Using the Java Packager with JDK 11

Update: jpackage is now Production-Ready

This article is based on a very early, pre-release version of what has become jpackage. As of JDK 16, jpackage is now production-ready. For that reason, I’d recommend that you now use jpackage as described here in my new updated article, Installable Java Apps with jpackage, rather than using the technique described in this Medium article. However, I’ll leave this article here, just in case anyone still needs the reference.

Installable Java Apps with jpackage


Would you like to package your Java 11 application so that anyone can install it and run it without first having to install Java? Would you like to distribute your work just like any other native application for Mac, Linux and Windows? I’ve done this for my Open Source project and in this article I’ll share how it was done, what problems I encountered and the solutions that I found. I hope that my experience will be a useful guide to anyone else attempting this in their own project.

Santulator: The Application Being Packaged

Santulator in use

Beginning a Journey

Before we get into the detail, I should point out that this post represents the beginning of a journey. As you will see there are some problems to be ironed out in the packaging process and I’m sure lots of things that I will improve in my approach to it over time. It was important to me to release a first working version of Santulator and then to worry about perfecting the way that it is packaged in later releases. If you see any errors or things to be improved, please point them out in the comments. Even better, if you are able to improve something, do create a pull request and link that in your comment so that other people can clearly see how the problem is solved.

What Are We Trying to Achieve?

At this point, it’s worth spelling out exactly what I want to achieve. Here’s a list of the main aims:

  • It should be simple for a non-technical user to install the packaged software.
  • Once installed, the software should run just like any other program on the system.
  • There should be installable bundles for Mac, Linux and Windows.
  • The application should have a launch icon that then shows with the application when it is running, for example in the Dock on the Mac.
  • When the packaged software is running, only the application windows should show. There should be no shell or batch file window left in the background.
  • The installer should register the file extension .santa with the operating system. Session files (.santa files) should then be shown in the operating system file browser with the associated session file icon.
  • Double-clicking a session file (.santa file) should open up the packaged application and show the saved session.
The main application icon and the session file icon

The Tools for the Job

To package up the software we need the right tools for the job. Here is a list of the main software I use in this example:

  • AdoptOpenJDK provide pre-built JDK 11 binaries. These are a great choice for an Open Source project.
  • Key to this is the Java Packager itself. As you can see from the link, this is actually a back-port of software that will be included in a later release of the JDK.
  • JLink is used by the Java Packager to reduce the included parts of the JDK to just those modules that we actually need. Note that this doesn’t need to be dowloaded and installed separately as it comes with the JDK.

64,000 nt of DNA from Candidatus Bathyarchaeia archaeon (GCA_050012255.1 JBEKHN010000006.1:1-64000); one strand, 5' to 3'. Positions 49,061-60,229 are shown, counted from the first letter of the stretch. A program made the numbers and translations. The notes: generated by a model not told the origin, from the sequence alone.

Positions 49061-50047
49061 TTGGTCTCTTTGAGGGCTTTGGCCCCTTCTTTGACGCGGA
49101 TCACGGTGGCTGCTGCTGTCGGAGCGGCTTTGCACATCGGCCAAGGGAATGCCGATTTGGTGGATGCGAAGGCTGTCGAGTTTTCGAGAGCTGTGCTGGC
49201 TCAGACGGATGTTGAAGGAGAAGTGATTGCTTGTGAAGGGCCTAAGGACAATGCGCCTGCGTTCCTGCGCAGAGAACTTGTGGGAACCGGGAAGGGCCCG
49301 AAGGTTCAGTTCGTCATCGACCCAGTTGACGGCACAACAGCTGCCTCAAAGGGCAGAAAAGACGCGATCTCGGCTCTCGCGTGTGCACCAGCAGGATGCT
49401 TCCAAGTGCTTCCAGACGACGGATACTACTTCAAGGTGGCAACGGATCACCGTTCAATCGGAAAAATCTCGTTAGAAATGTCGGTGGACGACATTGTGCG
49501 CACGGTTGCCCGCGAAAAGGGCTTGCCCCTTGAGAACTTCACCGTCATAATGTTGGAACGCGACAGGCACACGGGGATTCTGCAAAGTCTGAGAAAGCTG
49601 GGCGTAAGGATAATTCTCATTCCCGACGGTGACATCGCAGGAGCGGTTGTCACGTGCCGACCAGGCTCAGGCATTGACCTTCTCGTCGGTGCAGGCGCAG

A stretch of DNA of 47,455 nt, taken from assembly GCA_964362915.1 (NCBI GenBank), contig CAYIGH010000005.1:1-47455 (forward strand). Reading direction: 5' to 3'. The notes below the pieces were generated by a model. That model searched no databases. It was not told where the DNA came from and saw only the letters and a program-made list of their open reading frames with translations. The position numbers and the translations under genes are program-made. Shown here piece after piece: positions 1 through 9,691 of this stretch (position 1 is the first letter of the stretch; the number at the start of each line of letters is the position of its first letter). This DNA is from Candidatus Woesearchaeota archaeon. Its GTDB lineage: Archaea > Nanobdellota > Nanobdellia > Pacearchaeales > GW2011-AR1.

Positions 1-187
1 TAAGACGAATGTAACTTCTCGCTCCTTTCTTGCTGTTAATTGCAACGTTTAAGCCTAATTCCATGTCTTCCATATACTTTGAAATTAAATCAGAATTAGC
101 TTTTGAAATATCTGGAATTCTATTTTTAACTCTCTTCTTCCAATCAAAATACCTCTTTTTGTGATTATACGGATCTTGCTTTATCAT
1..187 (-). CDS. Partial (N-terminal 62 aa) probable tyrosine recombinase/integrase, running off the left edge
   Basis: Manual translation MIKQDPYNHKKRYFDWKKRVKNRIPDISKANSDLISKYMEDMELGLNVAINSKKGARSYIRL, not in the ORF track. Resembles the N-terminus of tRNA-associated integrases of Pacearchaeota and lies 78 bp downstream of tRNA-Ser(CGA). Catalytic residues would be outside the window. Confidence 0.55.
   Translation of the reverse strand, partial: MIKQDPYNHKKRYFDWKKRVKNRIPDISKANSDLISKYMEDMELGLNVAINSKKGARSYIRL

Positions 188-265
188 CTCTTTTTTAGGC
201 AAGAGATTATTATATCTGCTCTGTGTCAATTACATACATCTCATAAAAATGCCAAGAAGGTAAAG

• Santulator has a JavaFX user interface so we need the JavaFX JMOD module files. These are available from Gluon.
  • On Windows we need Inno Setup which is a tool for building installable bundles.
  • It is convenient to include the creation of the installable bundle as part of the standard build process for the software. Santulator is built using Gradle so I have placed the packaging under the control of the Gradle build. Since Santulator uses the Gradle Wrapper, you don’t need to download and install Gradle separately.

Installing the Java Packager

As mentioned in the previous section, the Java Packager needs to be downloaded. For Mac and for Linux the software bundle can be uncompressed into any directory. We need to make a note of this directory as it has to be passed to the build process later for the packaging.

  • jpackager.exe%JAVA_HOME%\bin
  • jdk.packager.jar%JAVA_HOME%\jmods

The Mystery of the Missing Windows DLLs

First I should confess that I’m no expert on Windows so bear with me on this. During my work on Santulator, I discovered a problem using the Java Packager on Windows. You can see the problem clearly in the following screenshots:

Missing MSVCP140.dll
Missing VCRUNTIME140.dll

Windows Inno Setup

To build the installable bundle on Windows, we need the Inno Setup software. This is a great tool for creating installers on Windows. In theory it should be possible to get the Java Packager to run Inno Setup directly, however this didn’t work for me. Instead on Windows I use the Java Packager to create a directory containing the required files that is then passed to Inno Setup. I also generate an .iss file that Inno Setup reads, containing instructions to create the bundle.

Running the Java Packager

The output of the Java Packager depends on the operating system for which we are building the installable bundle. The Java Packager supports various different types of installers but here are the outputs I use for the three target operating systems:

  • On the Mac I create a .pkg installer file. When launched, this guides the user through a wizard for installing the software on their Mac.
  • On Linux I create a .deb bundle. This can then be installed directly on Debian-based systems such as Ubuntu Linux.
  • On Windows I create a directory that is suitable for passing to Inno Setup for building the final installable bundle.
JPackager on the command line


As of Java 9, the JDK has now been modularised. This is great news for anyone building an installable bundle as it means that you need only include those parts of the JDK that your project requires. Amongst other things this helps to reduce the size of the bundle file created at the end of this process. If you’re interested in seeing an example of how JLink can be used, take a look at this article by Simon Ritter that provides a lot of useful detail.